In Italy businesses usually prefer cash (as do Italians in general; they're not trusting of plastic or of banks) and some shops, small hotels, B&Bs and many restaurants won't even accept card payments. So travel with adequate cash supplies, and plenty of smaller denominations to satisfy the fussy Italian staff who hate giving change. And of course always check your change. Watch out particularly for the 'slow change' trick, where a shop assistant who owes you, say, €7.50 change will hand over €2.50, then pause to see if you will accept this before - if you stand your ground - slowly producing the €5 note. Shamefully, there is one employee of the Venice transport company ACTV who does this every time we buy tickets. Remember that Italians don't trust each other, and they will respect you for being suspicious! Being furbo - sly, devious, on the make - is seen as a good thing.

29 January 2008

Venice Carnival 2008

The 2008 Venice Carnival is under way - it's an early festival this year. Venice is full of revellers dressed in masks and cloaks. Saturday's opening events were all cancelled or postponed for what were basically political reasons (the city in mourning over two port-workers killed at work; a current media hot issue). But the city filled up anyway. We tend to avoid the huge crowds, but Carnival is actually a less stressful time than you would think. During the week the visitors are all tourists who are staying here, and the numbers are manageable. It's at the weekends, when thousands of extra people come in by train and car and bus, that Venice really feels the strain. Even if you don't fancy the organised events and DJ shows, you can admire the parade of costumes around town. The best place to go is to St. Mark's, to the waterfront, where lots of fancy-dressed masked figures promenade and pose for photographers. Little crowds gather around the best-dressed ones; it's a competition and you can only feel sorry for those left to pose in vain. Most of the costumes we've seen so far have been quite good - we've put a photo gallery on the main website: Carnival 2008 Photos. You may wonder who they are, and why they do it, but perhaps it's more fittingly mysterious not to know. Away from St. Mark's, Venice's main thoroughfares are busy but more fun than normal. You see corners of cloaks swishing around corners; and every tourist seems to be wearing a tricorne hat and perhaps a mask. It's all very good-natured and the weather has been smiling on the fun: sunny despite the cold.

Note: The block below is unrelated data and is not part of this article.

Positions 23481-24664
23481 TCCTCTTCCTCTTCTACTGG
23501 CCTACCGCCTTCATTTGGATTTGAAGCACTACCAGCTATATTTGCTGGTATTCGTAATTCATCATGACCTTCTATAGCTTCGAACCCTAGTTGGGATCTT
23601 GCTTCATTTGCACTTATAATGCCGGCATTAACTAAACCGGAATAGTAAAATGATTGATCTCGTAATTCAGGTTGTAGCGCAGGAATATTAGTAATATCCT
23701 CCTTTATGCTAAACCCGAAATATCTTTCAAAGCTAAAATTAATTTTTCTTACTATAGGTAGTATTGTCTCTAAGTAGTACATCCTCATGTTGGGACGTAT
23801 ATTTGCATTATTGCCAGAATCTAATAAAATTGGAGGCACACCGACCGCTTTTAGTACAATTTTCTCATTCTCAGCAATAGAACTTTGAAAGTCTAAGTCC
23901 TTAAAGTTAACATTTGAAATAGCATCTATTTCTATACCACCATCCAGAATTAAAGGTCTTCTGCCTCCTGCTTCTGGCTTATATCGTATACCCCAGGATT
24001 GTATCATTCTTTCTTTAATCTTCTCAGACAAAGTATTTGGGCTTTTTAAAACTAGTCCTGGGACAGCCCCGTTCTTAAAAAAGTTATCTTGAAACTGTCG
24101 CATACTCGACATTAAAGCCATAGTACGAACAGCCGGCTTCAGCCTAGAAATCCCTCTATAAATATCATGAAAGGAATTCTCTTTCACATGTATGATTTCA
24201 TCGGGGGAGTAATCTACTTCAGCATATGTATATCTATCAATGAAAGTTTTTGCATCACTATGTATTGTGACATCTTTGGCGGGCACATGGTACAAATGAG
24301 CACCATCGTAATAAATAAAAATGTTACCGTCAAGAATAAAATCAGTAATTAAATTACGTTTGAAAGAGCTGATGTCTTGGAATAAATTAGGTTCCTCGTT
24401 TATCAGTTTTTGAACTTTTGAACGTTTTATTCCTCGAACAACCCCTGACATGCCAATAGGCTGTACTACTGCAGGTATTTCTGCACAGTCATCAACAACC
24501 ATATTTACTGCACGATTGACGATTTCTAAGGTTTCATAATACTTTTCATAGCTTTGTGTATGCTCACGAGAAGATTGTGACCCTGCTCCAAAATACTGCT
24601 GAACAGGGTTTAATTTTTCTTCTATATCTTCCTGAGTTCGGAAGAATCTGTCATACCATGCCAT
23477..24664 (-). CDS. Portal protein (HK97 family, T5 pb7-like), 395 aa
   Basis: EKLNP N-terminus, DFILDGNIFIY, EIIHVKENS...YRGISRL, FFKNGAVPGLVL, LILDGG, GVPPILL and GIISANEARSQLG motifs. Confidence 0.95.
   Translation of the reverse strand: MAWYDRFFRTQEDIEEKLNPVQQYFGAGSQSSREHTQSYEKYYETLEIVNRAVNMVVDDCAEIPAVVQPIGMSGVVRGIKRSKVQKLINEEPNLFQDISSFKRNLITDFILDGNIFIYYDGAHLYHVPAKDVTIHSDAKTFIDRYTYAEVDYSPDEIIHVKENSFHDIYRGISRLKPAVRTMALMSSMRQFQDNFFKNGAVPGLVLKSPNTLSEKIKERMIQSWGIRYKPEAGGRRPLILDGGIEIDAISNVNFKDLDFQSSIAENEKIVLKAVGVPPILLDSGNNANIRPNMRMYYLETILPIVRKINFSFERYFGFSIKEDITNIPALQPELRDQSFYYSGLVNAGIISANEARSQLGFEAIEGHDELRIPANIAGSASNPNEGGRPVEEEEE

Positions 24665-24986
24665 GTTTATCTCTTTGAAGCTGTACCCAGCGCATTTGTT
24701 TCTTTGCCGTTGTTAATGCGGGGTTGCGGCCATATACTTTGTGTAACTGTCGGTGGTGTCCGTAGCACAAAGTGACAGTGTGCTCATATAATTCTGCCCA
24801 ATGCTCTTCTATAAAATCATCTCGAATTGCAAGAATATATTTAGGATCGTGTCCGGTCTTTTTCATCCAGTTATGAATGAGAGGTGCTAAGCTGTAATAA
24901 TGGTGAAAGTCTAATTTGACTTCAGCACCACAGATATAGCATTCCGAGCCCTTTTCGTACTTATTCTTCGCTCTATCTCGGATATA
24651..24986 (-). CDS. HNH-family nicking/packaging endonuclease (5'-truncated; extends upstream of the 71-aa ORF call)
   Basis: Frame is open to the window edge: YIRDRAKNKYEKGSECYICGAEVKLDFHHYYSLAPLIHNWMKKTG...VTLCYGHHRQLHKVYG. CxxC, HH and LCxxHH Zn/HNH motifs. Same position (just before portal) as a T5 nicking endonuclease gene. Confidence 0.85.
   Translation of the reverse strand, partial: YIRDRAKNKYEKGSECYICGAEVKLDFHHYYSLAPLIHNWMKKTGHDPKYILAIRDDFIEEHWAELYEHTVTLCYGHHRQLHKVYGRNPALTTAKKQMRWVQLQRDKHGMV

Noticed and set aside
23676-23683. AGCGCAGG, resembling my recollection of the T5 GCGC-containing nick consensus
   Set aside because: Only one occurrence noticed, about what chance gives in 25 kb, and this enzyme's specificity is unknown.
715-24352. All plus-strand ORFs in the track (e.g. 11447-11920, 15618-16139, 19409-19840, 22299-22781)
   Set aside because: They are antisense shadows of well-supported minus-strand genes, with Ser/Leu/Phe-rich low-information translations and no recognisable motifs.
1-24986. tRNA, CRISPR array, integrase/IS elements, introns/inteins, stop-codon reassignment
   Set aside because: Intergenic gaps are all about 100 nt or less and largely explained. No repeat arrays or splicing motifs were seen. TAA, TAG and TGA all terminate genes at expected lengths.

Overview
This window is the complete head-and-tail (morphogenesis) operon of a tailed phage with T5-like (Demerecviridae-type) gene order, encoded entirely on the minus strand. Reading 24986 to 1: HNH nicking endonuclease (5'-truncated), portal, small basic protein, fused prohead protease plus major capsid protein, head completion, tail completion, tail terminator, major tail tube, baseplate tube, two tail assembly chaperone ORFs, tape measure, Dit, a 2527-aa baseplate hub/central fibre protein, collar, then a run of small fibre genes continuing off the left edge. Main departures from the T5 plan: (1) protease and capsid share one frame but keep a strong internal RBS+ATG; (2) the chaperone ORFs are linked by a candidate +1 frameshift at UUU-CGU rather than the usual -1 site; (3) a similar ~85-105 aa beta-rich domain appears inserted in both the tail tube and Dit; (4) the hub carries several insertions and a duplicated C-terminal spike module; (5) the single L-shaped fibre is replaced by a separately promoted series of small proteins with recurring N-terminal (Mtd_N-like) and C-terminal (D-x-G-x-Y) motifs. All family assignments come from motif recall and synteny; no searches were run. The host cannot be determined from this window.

> About Carnival

9 January 2008

Renaissance Siena at the National Gallery

It's the last chance for Londoners to see the Renaissance Siena exhibition at the National Gallery, which closes on the 13th January. It would be a great way to prepare for a visit to the lovely Tuscan town ...
> Renaissance Siena exhibition
> Our tourist guide to Siena

7 January 2008

UK strikes cancelled

Good news for UK travellers in January: the airport strikes scheduled to start today have been cancelled. The bad news is that although the one-bag hand-luggage rule has now been relaxed, this only applies to some airports and some airlines, so pessimistic onlookers are forecasting yet more delays due to the confusion. Ryanair and Easyjet, for the moment, are sticking to a 'one bag only' policy.
> Cabin bag rules 'could confuse' (BBC)
> Our budget flight info and tips for minimising airport delays